Messaging apps are endemic. Approximately 5 billion users use WhatsApp, WeChat, Facebook Messenger or Telegram on a daily basis. More than 100 billion WhatsApp messages are sent each day in 2020. But they come with risks. The information communicated on these apps sit outside of corporate walls. Not visible to business-critical applications like CRM systems, analytics tools or governance processes.
Some industries, particularly the banking industry, ban the use of these messaging applications. Simply put, having conversations that sit outside of corporate walls and that are invisible to business-critical applications is not an acceptable risk for a lot of industries.
This is not a necessary step. There are ways to embrace consumer messaging to communicate with customers without losing visibility or regulatory oversight. To be successful companies need a clear strategy for rolling out B2C messaging.
There are five key questions to ask when defining a strategy for and deploying a B2C messaging platform.
How will messaging apps connect with business-critical apps?
To prevent the conversations from being invisible companies need to be clear about what business-critical applications need to interconnect with messaging apps. What information do you need to track and where does it need to go? They need to consider what business critical applications they have internally that contain customer information. Do they have APIs to get client information from internal systems? To truly activate the information contained in these conversations, interconnection is key.
What Business processes are impacted and what new ones are needed?
Companies need to review their business processes. What are their current business processes around client data? For example, can an employee add a client manually to a system, adding or amending their contact information directly? Perhaps bypassing any Know Your Customer systems or processes? Is that data accessible by multiple employees and departments?
There are regulatory differences across different geographies. So if the business operates in more than one jurisdiction, what considerations are there for data locality (data residency)? Where does your company store client communications and what impact does that have on your regulatory and governance requirements? What requirements do you have for customer disclaimers and notifications that need to be sent for conversations on messaging apps? Do they change depending on a location or department?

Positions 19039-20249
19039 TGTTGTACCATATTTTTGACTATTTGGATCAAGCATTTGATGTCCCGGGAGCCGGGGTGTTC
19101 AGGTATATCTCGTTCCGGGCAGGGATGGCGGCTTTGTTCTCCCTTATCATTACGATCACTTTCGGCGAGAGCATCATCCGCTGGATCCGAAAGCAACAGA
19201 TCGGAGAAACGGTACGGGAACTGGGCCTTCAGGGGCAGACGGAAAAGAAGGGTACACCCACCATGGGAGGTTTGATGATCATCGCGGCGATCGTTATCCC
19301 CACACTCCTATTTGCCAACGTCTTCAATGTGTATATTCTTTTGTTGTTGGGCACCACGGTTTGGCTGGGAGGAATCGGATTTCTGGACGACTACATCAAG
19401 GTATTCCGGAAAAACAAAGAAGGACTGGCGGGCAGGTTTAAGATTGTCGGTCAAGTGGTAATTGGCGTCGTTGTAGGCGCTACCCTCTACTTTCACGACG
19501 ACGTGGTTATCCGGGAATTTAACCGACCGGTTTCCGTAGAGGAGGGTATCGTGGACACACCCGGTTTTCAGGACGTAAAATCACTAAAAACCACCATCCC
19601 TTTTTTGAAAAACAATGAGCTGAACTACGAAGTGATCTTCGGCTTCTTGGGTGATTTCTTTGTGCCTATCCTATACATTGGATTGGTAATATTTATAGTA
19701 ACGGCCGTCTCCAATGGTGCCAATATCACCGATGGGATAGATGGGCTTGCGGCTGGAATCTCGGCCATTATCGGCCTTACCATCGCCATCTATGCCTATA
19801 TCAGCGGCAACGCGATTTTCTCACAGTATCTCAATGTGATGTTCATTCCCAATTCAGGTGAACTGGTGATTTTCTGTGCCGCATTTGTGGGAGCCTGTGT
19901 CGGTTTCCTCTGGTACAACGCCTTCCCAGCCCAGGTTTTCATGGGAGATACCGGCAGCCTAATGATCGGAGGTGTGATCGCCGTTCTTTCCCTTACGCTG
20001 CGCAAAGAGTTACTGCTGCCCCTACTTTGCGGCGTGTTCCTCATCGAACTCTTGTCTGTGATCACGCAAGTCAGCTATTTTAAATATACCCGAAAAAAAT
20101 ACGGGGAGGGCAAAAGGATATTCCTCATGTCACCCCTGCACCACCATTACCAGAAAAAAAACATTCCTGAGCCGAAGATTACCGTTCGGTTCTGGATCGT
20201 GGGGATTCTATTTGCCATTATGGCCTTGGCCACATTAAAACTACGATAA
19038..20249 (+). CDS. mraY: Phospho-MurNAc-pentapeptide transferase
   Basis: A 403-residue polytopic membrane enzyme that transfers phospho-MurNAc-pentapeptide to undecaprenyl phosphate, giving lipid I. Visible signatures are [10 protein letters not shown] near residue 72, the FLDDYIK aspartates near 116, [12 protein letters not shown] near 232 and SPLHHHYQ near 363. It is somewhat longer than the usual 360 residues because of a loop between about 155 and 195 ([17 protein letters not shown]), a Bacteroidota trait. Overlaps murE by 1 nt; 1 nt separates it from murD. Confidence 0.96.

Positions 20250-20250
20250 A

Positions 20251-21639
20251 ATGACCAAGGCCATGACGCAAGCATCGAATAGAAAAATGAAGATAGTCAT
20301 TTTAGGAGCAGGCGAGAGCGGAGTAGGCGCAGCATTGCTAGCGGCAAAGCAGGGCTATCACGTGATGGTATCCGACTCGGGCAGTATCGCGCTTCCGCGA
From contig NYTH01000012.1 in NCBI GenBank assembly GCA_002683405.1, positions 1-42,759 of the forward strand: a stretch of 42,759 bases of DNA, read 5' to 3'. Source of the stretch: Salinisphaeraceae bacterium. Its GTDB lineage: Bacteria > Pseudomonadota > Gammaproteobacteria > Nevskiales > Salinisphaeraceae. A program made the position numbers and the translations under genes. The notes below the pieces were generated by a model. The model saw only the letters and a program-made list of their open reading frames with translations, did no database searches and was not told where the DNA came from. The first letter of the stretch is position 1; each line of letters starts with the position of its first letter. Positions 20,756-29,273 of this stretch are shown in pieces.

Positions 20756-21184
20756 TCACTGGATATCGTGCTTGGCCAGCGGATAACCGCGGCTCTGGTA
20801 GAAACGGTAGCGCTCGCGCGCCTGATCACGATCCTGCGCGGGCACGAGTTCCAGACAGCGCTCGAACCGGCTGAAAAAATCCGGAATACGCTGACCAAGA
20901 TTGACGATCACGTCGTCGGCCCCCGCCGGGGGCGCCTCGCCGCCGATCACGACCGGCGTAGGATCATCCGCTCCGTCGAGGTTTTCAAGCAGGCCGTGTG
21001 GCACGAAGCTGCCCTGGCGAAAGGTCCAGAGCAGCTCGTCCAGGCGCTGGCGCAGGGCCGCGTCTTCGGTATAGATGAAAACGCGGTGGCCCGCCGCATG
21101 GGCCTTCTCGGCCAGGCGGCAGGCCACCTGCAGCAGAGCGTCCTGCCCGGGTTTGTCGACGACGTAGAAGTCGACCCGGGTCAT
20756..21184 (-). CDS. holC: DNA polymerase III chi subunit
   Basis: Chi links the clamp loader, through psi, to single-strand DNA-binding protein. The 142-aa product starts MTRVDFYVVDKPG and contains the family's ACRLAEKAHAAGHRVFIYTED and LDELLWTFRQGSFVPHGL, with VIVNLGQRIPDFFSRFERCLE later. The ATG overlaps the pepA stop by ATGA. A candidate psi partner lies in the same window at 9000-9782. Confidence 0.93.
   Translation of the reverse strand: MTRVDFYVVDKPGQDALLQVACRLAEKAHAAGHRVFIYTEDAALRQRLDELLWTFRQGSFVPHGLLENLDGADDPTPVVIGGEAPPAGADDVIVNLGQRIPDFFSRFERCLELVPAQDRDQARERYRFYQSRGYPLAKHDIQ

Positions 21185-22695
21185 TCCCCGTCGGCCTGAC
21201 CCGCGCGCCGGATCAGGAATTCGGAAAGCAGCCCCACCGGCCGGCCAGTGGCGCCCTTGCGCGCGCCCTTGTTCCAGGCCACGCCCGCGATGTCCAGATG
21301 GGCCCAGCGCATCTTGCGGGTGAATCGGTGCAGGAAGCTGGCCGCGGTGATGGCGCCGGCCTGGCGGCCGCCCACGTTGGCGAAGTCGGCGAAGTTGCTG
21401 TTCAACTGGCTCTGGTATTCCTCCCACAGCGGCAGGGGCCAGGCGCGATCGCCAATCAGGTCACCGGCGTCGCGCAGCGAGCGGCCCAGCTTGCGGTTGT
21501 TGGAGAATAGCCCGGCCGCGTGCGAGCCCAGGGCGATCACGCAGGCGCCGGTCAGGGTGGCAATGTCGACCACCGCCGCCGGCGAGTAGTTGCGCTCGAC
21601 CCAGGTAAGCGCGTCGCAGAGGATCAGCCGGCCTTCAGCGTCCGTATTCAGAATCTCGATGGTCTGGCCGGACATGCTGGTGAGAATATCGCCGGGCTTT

It is also important to review employee offboarding. What is the process when an employee leaves either the company or a team? How would you manage their created group chats or customer conversations?
What are the Roles and responsibilities?
To ensure further structural security, businesses need to review the roles of employees in customer communications. Are there specific roles for employees when conversing on messaging apps? Can all employees reach out to customers or only specific individuals, perhaps by rank, title or department? What happens when those individuals are unavailable – maybe on vacation or out sick or leave the company?
One important area to consider is any requirements around limiting conversations – for example if there are multiple customers present but only one employee, then no conversations can take place or that an employee of certain seniority must be present for a conversation to take place. This could be particularly important for some industries like Law firms.
Admins also need to be clear on who has visibility of the communication history between employees and clients? Do managers see all communications made by their team or a project lead or specific data governance teams?
What kinds of Permissions are needed?
Managing the kinds and levels of information that can be shared is also vital. What is the company’s information confidentiality policy? What different types of documents or different levels of information like “restricted” or “internal only” can be shared? Are permissions on who can send what kind of information or messages needed? Are there regulatory requirements?
Also, important to consider is what actions a particular employee can take. For example, can all employees invite external parties to a group chat or create a group conversation? Can multiple messengers’ applications communicate in the same conversation?
Perhaps the device is important – will mobile conversations have the same level of permissions as ones conducted on desktops? For example, an employee can share a document on a desktop-based conversation but not in a mobile conversation.
Who can have conversations with who on messaging apps?
Finally, businesses need to decide what forms of conversations they will support and who can have them. Considerations include whether group chats between single or multiple customers and employees are enabled? Or between employees from different departments? Are multiple external parties like suppliers or partners allowed in chats with customers? Are multiple geographies involved requiring different processes or different regulatory requirements?
Answering these questions before implementing a B2C messaging system ensures that your company can roll out a solution that works as an integrated part of your business and not as a stand-alone channel.
Enabling client communications that are visible to companies is a cornerstone of LeapXpert’s Federated Messaging Orchestration Platform. LeapXpert is helping organizations around the world communicate securely over consumer messaging applications.
Talk to one of our team about how we can help you with your B2C messaging and customer communication system roll-out.
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